The Robin is Back


stopping the robin nest building 2.jpg Happy Easter everyone.
I’ve been enjoying the day reading Charles Kupchan‘s excellent new book titled How Enemies Become Friends: The Sources of Stable Peace. As far as I’m concerned, this is one of the real must reads of this season.
But as I have been sitting on my porch, the robin that I wrote about last year has returned and is again valiantly trying to build a nest where one can’t be built — just on the inside corner of my front porch roof.
She has strewn building materials all over the porch — and thus I had to go get the rubber duck that so many of you liked last year and put him in the erstwhile nesting spot.
The robin is looking at me this moment with an irritated scowl. Another day, I may actually build a slightly larger platform for her to get the nest safely in place — but not today.
Hope Spring is working out nicely for everyone.
The robin just pooped on my porch.
— Steve Clemons


12 comments on “The Robin is Back

  1. Sweetness says:

    POA’s right about Robins’ nesting habits, I think.
    Maddow did mention Israel and the Democrats pretty strongly. Can’t say whether the earth moved, however.


  2. WigWag says:

    Wasn’t Kupchan spectacularly wrong about Kosovo?
    In 2005 and then again in 2008 he wrote articles in Foreign Affairs urging the United States and Europe to push for independence for Kosovo.
    Has this done anything but make the Balkans even less stable than they were before and make relations between Russia and the United States even worse than they already were?
    Here are the links,


  3. DonS says:

    My favorite bird nesting story is the one about the wrens that decided to nest in the spare tire on the back of my CRV. I drove the nest around town for a while until I actually noticed it. So I took it off and hung it from the carport wall until the whole process was over and the birds left the nest.
    This is the part that Steve will appreciate: the wrens attempted the same thing the next year .. . which I notices pretty quickly. So I covered removed the nest making and covered the tire. But, I did put a nest ‘matrix’ up in the carport. However, true to their quite unique nature, the wrens did not choose to nest there.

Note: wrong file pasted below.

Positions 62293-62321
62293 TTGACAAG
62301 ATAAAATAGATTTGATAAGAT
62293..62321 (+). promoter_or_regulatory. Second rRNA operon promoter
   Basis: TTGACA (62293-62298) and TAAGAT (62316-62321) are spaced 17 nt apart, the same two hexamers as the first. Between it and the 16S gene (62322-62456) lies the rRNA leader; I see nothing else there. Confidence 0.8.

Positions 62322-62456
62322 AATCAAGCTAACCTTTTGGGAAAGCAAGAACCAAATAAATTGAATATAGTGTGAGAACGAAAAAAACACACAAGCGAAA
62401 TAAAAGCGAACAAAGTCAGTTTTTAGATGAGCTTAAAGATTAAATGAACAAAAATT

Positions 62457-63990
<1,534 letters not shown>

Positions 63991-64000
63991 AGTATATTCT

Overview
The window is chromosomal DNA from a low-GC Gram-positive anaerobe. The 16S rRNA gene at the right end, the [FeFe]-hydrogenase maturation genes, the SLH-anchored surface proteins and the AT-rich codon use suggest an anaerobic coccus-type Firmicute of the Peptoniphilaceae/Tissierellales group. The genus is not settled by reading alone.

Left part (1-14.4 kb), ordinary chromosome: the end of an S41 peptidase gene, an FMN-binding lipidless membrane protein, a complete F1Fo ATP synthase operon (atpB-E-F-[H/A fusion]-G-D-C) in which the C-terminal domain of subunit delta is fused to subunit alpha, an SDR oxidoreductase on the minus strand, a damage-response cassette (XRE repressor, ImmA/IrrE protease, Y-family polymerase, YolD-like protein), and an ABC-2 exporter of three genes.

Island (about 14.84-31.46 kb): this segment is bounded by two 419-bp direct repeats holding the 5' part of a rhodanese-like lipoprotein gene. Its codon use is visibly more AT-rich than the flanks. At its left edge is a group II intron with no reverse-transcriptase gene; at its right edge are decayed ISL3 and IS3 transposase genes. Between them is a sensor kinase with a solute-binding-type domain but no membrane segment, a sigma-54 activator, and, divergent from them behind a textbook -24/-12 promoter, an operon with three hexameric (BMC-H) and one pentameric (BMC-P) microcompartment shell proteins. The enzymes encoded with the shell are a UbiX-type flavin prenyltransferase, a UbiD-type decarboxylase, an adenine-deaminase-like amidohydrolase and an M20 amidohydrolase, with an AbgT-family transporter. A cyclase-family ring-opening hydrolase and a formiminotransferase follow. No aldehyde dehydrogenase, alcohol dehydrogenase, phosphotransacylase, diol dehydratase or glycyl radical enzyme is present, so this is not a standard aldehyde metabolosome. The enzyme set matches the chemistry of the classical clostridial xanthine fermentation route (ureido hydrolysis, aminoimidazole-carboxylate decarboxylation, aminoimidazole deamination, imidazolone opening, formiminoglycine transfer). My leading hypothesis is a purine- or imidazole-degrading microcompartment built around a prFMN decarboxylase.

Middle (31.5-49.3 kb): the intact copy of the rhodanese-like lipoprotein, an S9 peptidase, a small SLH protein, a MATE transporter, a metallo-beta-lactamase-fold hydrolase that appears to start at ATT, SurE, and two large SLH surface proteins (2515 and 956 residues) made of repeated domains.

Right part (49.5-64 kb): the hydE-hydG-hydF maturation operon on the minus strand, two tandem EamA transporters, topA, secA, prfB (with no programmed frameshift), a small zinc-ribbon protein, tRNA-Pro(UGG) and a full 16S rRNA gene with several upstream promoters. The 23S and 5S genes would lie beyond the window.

Reminds me, I need to get out there and cover that spare tire post haste.


  4. Thomas L Sjovall says:

    Spring is hear Steve.
    Hope your Easter went well.


  5. Bart says:

    For the second straight year a pair of flycatchers are building a nest in a similarly angled location outside our back door. Only this couple builds a nest on a light cable no thicker than my little finger; at most 1/2 inch.


  6. PissedOffAmerican says:

    I don’t think Robins will use a bird house. And as many here have pointed out, it would be very simple to provide a foundation for a nest. My suggestion would be a wooden bowl or saucer/plate, cut to fit the corner, and siliconed down. It would be cheap, would not require putting holes in the column, and could be removed easily without leaving damage or traces.
    But the flavor of Steve’s essay gives me the impression that he doesn’t really want the bird nesting on his porch. Maybe Nadine could suggest an appropriate poison that can be successfully used to eliminate this particular member of an inferior species.
    Hey Steve, read Raimondo’s piece about Maddow. Can’t say I disagree with his opinion. I used to enjoy Maddow, but now am finding her increasingly shrill, partisan, and irresponsibly status quo as just another media mouthpiece hawking policy, in a manner polar to what a responsible member of the “Fourth Estate” should be doing. You haven’t by chance ever heard her say the word “Israel”, have you? And if so, did the earth move?


  7. Philippe says:

    Quick and dirty solution 4 long nails or screws to extend the platform. The bird will know how to use various means to attach its nest


  8. Carroll says:

    Please go buy the Robin a bird house and nail it up in the corner of the porch.